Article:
Reviewing The Reviews: Chakravyuh

28 Oct,2012


Key Cast: Abhay Deol, Arjun Rampal, Manoj Bajpayee, Esha Gupta, Anjali Patil, Om Puri

Written By: Prakash Jha, Anjum Rajabali, Sagar Pandya

Directed By: Prakash Jha

Produced By: Prakash Jha


Prakash Jha films cannot be dismissed outright. For the better part of his career, Jha has tried, not always with success, to capture the bleak reality of small-town India. Because he is not a typical Bollywood all-business-no-brain type, his films are viewed, at least by critics, with some respect. Still, for the informed viewer, it is hard not to be sceptical of Jha’s Maoists-for-Dummies film Chakravyuh, especially since the plot comes from Jean Anouilh’s Becket which is also the base for Hrishikesh Mukherjee’s Namak Haram. Jha’s film may have a point of view, but lacks both finesse and a strong emotional core. The ratings from the wise ranged from 2.5 to 3. And poor Arjun Rampal comes in for major flak!


Shubhra Gupta of the Indian Express rightly analyses, “Jha makes it easy for us to hate these black villains, and stay safely ambivalent about the others: the Naxals have a valid point of view, but killing cops, or anyone else, is not good; the cops need to prevent the innocent villagers from becoming victims, but it’s a war, and there will be casualties. You can see the director’s job is cut out because he is on a tightrope: too much overt justification or sympathy for either side would receive flak from the other. But this makes Chakravyuh, with entirely predictable character-arcs and outcome, a lesser film than it could have been.”


Suprateek Chatterjee in the Hindustan Times writes, “Some performances, such as those by (Manoj) Bajpayee and (Anjali) Patil, are restrained and manage to add some authenticity and dignity to the proceedings. Alas, all of this is undone by the film’s frenetic pacing, raucous background score (nary a silent moment, with many cues sounding suspiciously similar to Hans Zimmer’s The Dark Knight score) and puerile writing. There’s no intelligent layering here; characters arrive on screen, announce who they are and what they do – and then proceed to do exactly that. Also, this might seem like a minor quibble, but in 2012, can we expect at least half-decent visual effects? Shots of explosions in this movie look like they were created by first-year animation students.”


Priyanka Roy of The Telegraph writes, “This is a film that doesn’t really know what it wants to be. Director Prakash Jha ventures bravely into the dark and under-exposed world of Naxalism, but Chakravyuh is a victim of Bollywood excess, reeking of jingoism, larger-than-life characters and the inevitable song-and-dance, all of which tend to drown out the message that the film strives to put across.”


Meena Iyer of The Times of India is kind: “Chakravyuh is a hard film to make and marks must be given to Jha for sticking his neck out. Staying true to the subject, he gives us an insight into uncomfortable truths unfolding in our backyard. He is one of the few filmmakers with such audacious work to his credit. Jha must also be complimented for the scale and performances he has extracted from his lead cast. The men – Manoj, Arjun and Abhay – are compelling; of the girls, Esha starts on a shrill note but improves later. Newbie Anjali Patil shines. You may not like this movie if socio-political entertainers are not your cup of tea.”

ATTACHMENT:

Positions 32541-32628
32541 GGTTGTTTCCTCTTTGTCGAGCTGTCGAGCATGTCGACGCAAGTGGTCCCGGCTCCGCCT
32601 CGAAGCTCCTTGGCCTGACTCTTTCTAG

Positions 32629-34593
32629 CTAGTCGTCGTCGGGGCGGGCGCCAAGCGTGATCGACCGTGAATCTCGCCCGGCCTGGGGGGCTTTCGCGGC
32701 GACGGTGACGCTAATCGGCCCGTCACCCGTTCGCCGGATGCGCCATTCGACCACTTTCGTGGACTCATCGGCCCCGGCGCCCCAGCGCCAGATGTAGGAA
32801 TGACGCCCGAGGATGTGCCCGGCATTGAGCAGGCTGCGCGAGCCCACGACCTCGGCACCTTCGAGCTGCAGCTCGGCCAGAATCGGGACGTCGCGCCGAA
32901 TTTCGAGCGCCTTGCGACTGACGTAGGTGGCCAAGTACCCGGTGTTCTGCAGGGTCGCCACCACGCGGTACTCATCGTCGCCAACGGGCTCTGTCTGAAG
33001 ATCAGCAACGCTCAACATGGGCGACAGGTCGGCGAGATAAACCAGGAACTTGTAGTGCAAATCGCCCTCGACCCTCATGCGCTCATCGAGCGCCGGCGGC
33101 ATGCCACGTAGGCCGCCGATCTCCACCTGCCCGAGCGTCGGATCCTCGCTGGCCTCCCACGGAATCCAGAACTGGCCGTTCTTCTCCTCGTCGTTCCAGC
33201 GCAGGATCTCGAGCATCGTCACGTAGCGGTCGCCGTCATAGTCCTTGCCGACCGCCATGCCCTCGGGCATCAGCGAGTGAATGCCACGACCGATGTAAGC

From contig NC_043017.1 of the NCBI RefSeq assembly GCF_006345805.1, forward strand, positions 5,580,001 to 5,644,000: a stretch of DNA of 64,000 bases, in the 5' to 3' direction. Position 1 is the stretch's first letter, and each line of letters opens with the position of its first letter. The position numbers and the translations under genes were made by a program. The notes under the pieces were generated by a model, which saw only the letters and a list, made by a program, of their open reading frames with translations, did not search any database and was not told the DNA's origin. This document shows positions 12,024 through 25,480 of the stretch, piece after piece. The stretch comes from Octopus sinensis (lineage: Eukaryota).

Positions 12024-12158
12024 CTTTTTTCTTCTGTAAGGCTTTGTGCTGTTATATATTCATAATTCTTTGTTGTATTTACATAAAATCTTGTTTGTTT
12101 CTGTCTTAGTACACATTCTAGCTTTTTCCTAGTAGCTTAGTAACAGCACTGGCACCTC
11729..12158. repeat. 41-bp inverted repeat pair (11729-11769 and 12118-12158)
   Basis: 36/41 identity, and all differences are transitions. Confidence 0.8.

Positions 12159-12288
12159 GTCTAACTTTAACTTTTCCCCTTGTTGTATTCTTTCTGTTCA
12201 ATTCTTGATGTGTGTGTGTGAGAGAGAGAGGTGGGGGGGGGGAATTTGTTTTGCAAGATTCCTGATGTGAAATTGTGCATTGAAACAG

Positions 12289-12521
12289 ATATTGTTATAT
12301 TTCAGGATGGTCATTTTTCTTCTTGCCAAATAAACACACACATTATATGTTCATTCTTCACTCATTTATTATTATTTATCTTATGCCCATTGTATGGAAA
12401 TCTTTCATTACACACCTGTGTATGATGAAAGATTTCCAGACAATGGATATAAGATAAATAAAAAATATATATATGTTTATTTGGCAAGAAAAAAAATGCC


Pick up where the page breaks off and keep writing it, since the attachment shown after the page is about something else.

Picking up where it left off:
Shabana Ansari of DNA fence-sits: “A socio-political thriller set in the country’s red corridor where Maoist insurgents oppose industrialisation because it leads to the displacement of the tribal population, Chakravyuh has its heart in the right place. Jha has once again woven fictional elements and characters with real incidents and people to present a film that touches the right chords. But somewhere along the way, he succumbs to what can only be described as the Bollywood’isation’ of a socially relevant subject – there’s male bonding, dialogue-baazi, non-stop action, blazing guns, and also an irreverent item number thrown in! No, really!”


Sukanya Verma of is unimpressed: “Jha steers clear of innovation and opts for the soft-corner-for-the-girl cliche and not some radical shift of ideals to convey Kabir’s sudden craving to switch sides. Chakravyuh, despite a decent premise, is a victim of clumsy plot and inordinate length. Apart from ambiguous purpose and the topsy-turvy dynamics of Adil and Kabir’s friendship, dialogues fail to dazzle and songs appear out of place. It’s almost hilarious when Om Puri’s waxing eloquent about ‘Aam aadmi ke liye kuch bhi nahi hai’ (There’s nothing for the common man) is immediately followed by Sameera Reddy’s furiously shaking belly in a needless item song targeted at frontbenchers. The irony is unmistakable. In the end, Chakravyuh is nothing more than an average action flick in the garb of relevant cinema where socio-political turmoil is nothing more than a prop and gun-toting militants in uniforms and bandanas hollering ‘Lal Salaam’ fill up the frames.”


Karan Anshuman of The Mumbai Mirror was one of the positives: “The film is massive. Hundreds of coordinated extras fill up scenes. Yet, one feels Jha’s method is getting somewhat repetitive. The technical formula that served him well so far is beginning to look dated with an overall neatness missing. Do such films need item numbers any more? Must the effectiveness of the message come at the cost of style? But then again if a Bhansali can produce a Rowdy Rathore, give me a Chakravyuh over it any day. Watch this film for its lucid, dramatic presentation of a nation’s problems. The commercial aspects notwithstanding, at the heart of it, Chakravyuh is the first effective film on the Naxal-Maoist question.”


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